Arctic sea ice decline – experience and science.

The decline in sea ice witnessed over recent years has been of  concern to many people.  There are varying explanations for the phenomenon, however the outcome is a change of lifestyle for those living in the Arctic circle.

Whether as a result of cyclical conditions or the direct effects of human activity, people are facing major changes in places like Alaska.

An interesting article in the Fairbanks looks at the effects of the climate change being experienced in Alaska. It highlights the immediacy of the situation for the people of Alaska and an insight into changes that others are yet to confront. It argues that while in other parts of the country, climate change is largely a future threat, in Alaska it is an immediate reality.

It points out that “while the Earth as a whole has warmed about 1.3 degrees Fahrenheit over the last century, Alaska has warmed more than 3 degrees in the last 50 years. Alaskans are already grappling with shifting animal species, altered weather patterns, and villages made uninhabitable in part because of shrinking sea ice.”

The warming is having effects on daily life. Here is and excerpt from another article in

“It had been a weird summer — it was so warm people joked about getting tan — and now it was a weird fall. There wasn’t enough ice on the rivers to go ice fishing, and geese were still hanging around town. A whaling captain’s nephew had shot his first walrus a few weeks before — the Inupiat Eskimos hunt them along with seals and bowhead whales — but when he cut it open there was nothing in its stomach. (Sometimes there are clams you can eat.)

Other people were saying they’d seen walrus that looked thin. And there were reports that lots of walrus were hauling out farther down the shore.”

The National Snow and Ice Data Center predicts that this year’s melt will not reach the record levels of 2007, however, it finds “the Arctic sea ice is in a condition we have not seen since satellites began taking measurements.”

“thin first-year ice dominated the Arctic early in the melt season. Thin ice is much more vulnerable to melting completely during the summer; it seems likely that we will see a faster-than-normal rate of decline through the rest of the summer.”

and then this evaluation:

“So, will we break last year’s record low minimum extent? Will the North Pole become ice-free? Probably not this year. However, the ice is in a vulnerable state and there are six weeks of melting left, so a lot can still happen.

And perhaps the most important point as we continue to watch this season’s evolving ice cover is that, whether or not Arctic sea ice sets a new record low, this year continues the pattern of well-below-average ice extent seen in recent years.”

The problem with the continuing decline in sea ice is that the feed-back effect means that reflective sea ice that keeps the Arctic cooler is replaced with dark water that absorbs heat and so continues to further melt existing sea ice.  This then exacerbates the problem even further.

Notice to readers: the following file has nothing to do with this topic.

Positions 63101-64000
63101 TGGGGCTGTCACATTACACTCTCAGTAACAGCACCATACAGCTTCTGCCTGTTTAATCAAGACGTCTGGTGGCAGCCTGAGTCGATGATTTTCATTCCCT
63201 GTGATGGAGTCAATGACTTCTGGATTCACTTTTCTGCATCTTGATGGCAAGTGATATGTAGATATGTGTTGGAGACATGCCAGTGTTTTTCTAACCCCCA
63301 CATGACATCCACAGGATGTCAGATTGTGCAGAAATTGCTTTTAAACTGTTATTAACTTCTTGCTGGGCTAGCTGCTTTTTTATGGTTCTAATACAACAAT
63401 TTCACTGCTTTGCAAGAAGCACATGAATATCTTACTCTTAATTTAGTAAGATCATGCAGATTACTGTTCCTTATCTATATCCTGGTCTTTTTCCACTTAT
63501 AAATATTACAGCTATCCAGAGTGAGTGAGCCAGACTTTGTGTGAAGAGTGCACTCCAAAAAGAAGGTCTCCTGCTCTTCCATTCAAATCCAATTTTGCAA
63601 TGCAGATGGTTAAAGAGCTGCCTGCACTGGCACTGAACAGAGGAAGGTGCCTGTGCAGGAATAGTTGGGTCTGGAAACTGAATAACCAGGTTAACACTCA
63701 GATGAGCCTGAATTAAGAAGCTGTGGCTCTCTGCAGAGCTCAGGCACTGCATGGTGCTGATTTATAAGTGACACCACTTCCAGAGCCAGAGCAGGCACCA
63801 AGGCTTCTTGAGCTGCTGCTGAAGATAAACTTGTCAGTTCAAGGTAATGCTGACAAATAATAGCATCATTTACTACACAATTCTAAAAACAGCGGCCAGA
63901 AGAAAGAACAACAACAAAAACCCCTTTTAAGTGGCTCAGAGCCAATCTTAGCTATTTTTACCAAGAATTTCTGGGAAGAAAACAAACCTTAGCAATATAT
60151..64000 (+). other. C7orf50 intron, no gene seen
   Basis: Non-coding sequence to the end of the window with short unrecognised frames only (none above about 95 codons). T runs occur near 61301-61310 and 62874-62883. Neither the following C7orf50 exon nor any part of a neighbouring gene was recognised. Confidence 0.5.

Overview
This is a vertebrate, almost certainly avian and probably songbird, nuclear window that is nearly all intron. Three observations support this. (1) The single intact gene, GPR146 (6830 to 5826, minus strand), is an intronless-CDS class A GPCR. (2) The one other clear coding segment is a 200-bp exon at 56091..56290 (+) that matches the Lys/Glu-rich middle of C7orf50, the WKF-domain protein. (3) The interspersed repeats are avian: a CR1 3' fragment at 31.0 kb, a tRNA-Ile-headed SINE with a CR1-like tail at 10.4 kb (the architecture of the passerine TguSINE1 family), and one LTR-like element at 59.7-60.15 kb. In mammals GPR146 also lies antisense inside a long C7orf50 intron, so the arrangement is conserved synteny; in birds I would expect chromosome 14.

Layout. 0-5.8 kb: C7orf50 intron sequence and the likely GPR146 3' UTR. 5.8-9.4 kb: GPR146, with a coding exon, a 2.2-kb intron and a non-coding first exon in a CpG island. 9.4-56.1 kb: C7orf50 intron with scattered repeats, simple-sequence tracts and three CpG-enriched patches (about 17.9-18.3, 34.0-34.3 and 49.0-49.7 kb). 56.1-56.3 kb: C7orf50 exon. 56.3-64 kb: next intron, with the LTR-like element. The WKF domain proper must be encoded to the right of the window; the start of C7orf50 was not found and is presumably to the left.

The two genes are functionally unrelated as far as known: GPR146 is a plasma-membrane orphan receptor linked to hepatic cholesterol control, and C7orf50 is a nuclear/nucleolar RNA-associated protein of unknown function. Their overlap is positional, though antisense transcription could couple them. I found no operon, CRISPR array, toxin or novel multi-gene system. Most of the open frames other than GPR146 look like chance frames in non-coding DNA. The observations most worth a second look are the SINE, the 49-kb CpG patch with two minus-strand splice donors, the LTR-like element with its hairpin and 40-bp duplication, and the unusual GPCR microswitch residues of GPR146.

The articles in the and other interesting articles on the changing climate of Alaska can viewed at the link here.

Also tonight the ABC will be looking at the problem of the declining sea ice on its Four Corners program on ABC1 at 8.30pm( repeated about 11.35 pm Tuesday August 5; also on ABC2 at 8 am Tuesday.)

“Four Corners journeys to the Arctic Circle to explore how the melt is challenging human understanding of global warming. The Four Corners team* joins scientists on board a Canadian icebreaker, Louis S St Laurent, as they scout for icebergs, bears and evidence of a changing seascape. Across the scientific community there is a quest for answers: How fast is the melt happening? Is it stoppable? What may be lost? What riches will be unlocked? How much global warming is caused by people and how much by nature?”

IMAGE: The National Snow and Ice Data Center has this as its latest assessment of the sea ice in the Arctic:

“Sea ice extent continues to decline, but we have not yet seen last July’s period of accelerated decline. Part of the explanation is that temperatures were cooler in the last two weeks of July, especially north of Alaska.

Because we are past the summer solstice, the amount of potential solar energy reaching the surface is waning. The rate of decline should soon start to slow, reducing the likelihood of breaking last year’s record sea ice minimum.”

Arctic sea ice graph

Credit: National Snow and Ice data Center.


Visible-band satellite imagery confirms the low-concentration ice cover. This view places NASA MODIS Aqua data in a perspective generated in Google Earth, simulating a view from far above Earth.

—Credit: From National Snow and Ice Data Center courtesy NASA

NASA view sea ice above Earth


~ by abstraktbiblos on Monday, 4 August, 2008.

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